The rear springs are much taller than the fronts, and are not under much preload (compression) with the weight off of the car; the new Tokico springs were not much shorter, but short enough that I didn't need a spring compressor to install them. Somewhat surprisingly, the springs are actually short enough to not make contact with both perches when there is no load on the strut (i.e. wheels in the air); although this isn't really a safety issue (the spring can't fall off completely, the strut rod won't allow that), there is a small potential that driving down REALLY rough roads could cause the spring to become unseated from one of the perches, which would make some nasty clunking/rubbing noises. From what I've read about other people's experiences, this hasn't happened, and similarly their springs were "too short" as well.

Rear springs:

IMG_1684.JPG

Front springs:

IMG_1679.JPG

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I took the opportunity to install my rear strut brace:

IMG_1687.JPG

(...and here are the before and after pictures)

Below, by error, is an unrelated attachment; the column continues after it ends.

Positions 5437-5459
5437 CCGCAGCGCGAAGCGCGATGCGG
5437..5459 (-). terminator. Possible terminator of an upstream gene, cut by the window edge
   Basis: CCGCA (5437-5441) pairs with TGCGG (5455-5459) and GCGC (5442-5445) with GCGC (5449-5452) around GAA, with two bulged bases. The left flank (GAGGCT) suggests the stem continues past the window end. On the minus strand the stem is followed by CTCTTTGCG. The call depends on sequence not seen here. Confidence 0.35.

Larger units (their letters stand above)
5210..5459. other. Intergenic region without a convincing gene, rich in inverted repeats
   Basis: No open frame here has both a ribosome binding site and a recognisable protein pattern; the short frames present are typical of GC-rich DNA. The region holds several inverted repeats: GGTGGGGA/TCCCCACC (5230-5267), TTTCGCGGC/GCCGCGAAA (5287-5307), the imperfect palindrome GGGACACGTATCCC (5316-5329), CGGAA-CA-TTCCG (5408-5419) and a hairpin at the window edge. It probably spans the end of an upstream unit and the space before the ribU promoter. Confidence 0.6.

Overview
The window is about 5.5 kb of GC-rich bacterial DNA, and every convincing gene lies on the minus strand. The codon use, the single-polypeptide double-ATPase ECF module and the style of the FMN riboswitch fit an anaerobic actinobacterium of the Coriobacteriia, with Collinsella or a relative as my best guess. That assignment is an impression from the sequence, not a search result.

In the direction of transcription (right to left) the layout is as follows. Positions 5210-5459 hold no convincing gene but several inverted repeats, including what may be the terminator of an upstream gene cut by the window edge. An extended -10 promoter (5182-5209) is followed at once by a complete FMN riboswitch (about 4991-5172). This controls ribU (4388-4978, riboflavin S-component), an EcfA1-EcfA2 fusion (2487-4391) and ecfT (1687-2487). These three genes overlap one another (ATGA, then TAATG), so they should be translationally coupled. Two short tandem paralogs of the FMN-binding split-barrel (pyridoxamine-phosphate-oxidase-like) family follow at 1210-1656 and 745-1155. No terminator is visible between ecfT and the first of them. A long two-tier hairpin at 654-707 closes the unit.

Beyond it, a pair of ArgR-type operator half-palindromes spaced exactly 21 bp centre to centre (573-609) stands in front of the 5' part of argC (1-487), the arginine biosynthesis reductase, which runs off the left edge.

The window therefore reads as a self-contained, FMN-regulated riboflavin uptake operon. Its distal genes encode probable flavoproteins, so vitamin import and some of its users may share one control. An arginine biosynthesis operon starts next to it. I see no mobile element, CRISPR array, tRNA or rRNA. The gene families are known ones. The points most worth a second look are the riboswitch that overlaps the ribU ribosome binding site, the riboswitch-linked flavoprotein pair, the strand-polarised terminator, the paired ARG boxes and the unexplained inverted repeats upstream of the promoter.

BEFORE:

IMG_1660.JPGIMG_1661.JPGIMG_1662.JPG

If you look real close at the one above, you'll see a lizard sitting on my brake rotor hub.

IMG_1663.JPG

...yes, I know, my right front tire was low on air, but I didn't want to top it up until after the "after" pictures to get a good comparison to the "before" pictures.

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...and here are a few pictures of a [mating....ewww...] pair of Muskmares ("Walkingstick" bugs that also spray a noxious chemical when threatened) I noticed doing their thing in the perch of my old strut as I was removing it...

IMG_1677.JPGIMG_1678.JPG

 

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fantastic write up!! this should be stickied or summin.. and LOL @ stick bugs..

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Assumingly the 5-ways adjustables are the same way.... You, my snailman, have helped me tons.

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Awesome writeup marcin, hows the handling on the kit?

So far pretty decent, but I haven't really pushed the limits on it [yet]. However, anything would have been an improvement over what I had...